Harvard takes down a Factiva-powered text-mining operation

The Crimson, the student-run newspaper at Harvard, has a report of an unusual incident in a campus library. Administrators at the Harvard Business School library were forced to block a user's IP address from accessing Factiva, an online database of news articles and other text documents, after determining that the user had downloaded millions of articles in the span of a few months. From The Crimson:

The mystery user downloaded an average of 55,000 documents per day, according to Lydia Petersen, a content manager for HBS’s Baker Library. The user retrieved the documents at a rate as high as four per second, which led Factiva and library officials to believe that an automated script controlled the downloads. The use of such a script is prohibited by Factiva.

Why would someone want so many documents? One possible use: "Scraper" blogs. These are bogus blogs -- frequently hosted on Google's Blogger/blogspot service -- whose owners copy articles from news sites and other sources, and then illegally repost them in order to attract traffic and AdSense revenue from Google. Some scrapers also redirect users to illicit sites hawking things like porn and pills.

But the Harvard Business School suspects that the user in question was interested in something else entirely: Text mining. From the article:

Petersen said that the user might have been downloading articles for "text-mining," a research method that uses complex natural language processing to extract information from, and identify patterns in, large aggregations of text.

"Text-mining is increasingly becoming an legitimate research method," Petersen said. "Vendors and academicians are going to have to come to some understanding about this use. Academicians need these texts to do this kind of research, but at the same time vendors need to protect their intellectual property."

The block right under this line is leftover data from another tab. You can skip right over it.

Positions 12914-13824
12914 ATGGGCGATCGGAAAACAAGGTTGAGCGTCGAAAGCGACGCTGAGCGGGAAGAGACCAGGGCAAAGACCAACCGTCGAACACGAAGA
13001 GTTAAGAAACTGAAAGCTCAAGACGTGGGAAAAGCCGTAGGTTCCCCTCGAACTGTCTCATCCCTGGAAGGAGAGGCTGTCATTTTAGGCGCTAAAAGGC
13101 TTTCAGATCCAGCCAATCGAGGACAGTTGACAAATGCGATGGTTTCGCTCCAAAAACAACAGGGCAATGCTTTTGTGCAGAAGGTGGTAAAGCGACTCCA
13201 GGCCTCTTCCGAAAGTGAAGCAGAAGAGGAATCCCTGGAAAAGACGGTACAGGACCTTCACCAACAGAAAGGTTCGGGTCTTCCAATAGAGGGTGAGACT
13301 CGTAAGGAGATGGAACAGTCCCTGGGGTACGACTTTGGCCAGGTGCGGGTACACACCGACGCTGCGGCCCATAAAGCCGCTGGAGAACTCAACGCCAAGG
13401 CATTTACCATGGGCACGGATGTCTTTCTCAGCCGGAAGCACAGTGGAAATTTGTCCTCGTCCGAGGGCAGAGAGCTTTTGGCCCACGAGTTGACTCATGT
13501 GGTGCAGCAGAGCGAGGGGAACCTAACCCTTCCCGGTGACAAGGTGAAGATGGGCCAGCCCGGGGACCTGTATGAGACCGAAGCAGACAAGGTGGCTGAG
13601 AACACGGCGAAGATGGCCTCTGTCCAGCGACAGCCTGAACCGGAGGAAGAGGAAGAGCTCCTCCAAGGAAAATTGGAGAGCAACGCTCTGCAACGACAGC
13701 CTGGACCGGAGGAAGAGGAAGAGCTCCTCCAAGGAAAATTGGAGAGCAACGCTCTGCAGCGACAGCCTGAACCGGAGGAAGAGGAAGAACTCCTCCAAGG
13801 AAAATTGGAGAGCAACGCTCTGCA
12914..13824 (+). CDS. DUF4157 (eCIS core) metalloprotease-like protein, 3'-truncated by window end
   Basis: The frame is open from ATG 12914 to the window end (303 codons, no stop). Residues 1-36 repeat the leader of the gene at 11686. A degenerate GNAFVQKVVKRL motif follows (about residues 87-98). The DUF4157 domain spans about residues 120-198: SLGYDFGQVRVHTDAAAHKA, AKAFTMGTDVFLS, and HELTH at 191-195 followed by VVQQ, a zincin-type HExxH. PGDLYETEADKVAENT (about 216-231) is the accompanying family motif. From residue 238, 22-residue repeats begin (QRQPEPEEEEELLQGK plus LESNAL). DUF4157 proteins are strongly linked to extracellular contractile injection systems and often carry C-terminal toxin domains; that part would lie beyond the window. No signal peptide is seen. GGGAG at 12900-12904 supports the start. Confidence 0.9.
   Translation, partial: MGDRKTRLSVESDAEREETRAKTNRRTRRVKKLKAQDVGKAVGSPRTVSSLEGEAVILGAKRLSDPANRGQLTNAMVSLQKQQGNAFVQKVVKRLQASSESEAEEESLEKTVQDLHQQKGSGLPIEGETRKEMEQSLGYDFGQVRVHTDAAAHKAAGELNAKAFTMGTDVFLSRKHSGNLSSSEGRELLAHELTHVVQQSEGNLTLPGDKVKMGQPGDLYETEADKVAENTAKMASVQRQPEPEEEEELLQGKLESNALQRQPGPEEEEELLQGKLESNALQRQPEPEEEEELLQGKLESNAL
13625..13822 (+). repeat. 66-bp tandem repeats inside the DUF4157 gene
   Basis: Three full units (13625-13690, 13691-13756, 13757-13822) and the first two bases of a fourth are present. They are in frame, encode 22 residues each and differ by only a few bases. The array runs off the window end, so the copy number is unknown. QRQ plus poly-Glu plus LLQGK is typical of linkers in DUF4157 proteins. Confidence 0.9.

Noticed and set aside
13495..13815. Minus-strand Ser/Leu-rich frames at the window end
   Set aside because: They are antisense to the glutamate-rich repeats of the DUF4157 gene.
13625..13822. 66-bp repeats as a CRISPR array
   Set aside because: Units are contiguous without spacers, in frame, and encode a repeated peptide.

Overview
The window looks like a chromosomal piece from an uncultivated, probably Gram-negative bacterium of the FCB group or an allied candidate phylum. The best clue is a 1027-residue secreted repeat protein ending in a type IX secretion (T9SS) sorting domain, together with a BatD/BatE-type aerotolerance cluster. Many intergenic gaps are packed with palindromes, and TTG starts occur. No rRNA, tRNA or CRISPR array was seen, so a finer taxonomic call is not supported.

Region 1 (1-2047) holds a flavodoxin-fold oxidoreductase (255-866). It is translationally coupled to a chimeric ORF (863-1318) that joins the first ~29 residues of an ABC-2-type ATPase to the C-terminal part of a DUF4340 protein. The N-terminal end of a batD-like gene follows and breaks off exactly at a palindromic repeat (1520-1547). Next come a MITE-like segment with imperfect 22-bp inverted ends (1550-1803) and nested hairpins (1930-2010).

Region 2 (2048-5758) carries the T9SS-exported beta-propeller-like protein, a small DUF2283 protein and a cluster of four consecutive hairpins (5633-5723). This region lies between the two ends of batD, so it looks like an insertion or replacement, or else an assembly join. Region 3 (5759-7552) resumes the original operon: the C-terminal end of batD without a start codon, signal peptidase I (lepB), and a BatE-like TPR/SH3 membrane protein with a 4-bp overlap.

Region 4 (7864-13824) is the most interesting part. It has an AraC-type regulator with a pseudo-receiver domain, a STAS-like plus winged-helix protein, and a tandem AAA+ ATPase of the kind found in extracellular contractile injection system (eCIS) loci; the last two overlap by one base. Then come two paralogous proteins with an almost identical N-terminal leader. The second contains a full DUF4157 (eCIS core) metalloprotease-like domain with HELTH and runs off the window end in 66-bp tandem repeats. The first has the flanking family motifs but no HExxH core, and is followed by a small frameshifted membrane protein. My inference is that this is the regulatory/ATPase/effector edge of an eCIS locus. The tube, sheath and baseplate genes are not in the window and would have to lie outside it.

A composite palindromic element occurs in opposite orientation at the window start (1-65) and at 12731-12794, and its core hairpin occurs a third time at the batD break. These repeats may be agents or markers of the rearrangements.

I sympathize with the unidentified user at the Harvard Business School. Computer-assisted text analysis is an extremely valuable tool for identifying trends in news coverage, political texts, and other documents. Unfortunately, the tools available to conduct text analysis are still quite limited. I've used text analysis to examine BusinessWeek's coverage of Second Life, and also completed a detailed content analysis of Chinese state-run media coverage using LexisNexis Academic, a similar service to Factiva. For brief searches that are intended to pull just a few results, the Web interfaces for the two databases are fine. But both services hobble users who attempt to download too many articles, as I discovered in my research relating to China's Xinhua news agency (refered to as the New China News Agency, or NCNA, here):

The more I use Lexis Nexis, the more I am aware of the limitations of the interface and the results that are displayed. When trying to gather monthly totals of NCNA English items, the error message that results when more than 1000 hits are returned causes lots of problems for me. By the early 90s, each month typically resulted in more than 5000 NCNA news items. Practically speaking, it meant more than 100 searches per year, compared to less than 40 per year in the early 80s. If I could perform SQL queries on the LexisNexis database, instead of using the crappy [LexisNexis Academic] Web form, I could have had the same results in less than an hour.

A solution that would help some researchers while protecting the intellectual property concerns of Factiva and LexisNexis would be for these companies to create (or buy) additional software tools that would enable users to run various text analysis schemes on large pools of articles in the Web interface, without having to actually download the articles to users' computers. The demand for such tools is apparent, and if Factiva and LexisNexis don't satisfy the demand, there's a good chance that a well-known upstart that's getting into the business of archiving old news articles and other text content -- namely, Google -- will dominate this new market.

Copyright © 2007 IDG Communications, Inc.

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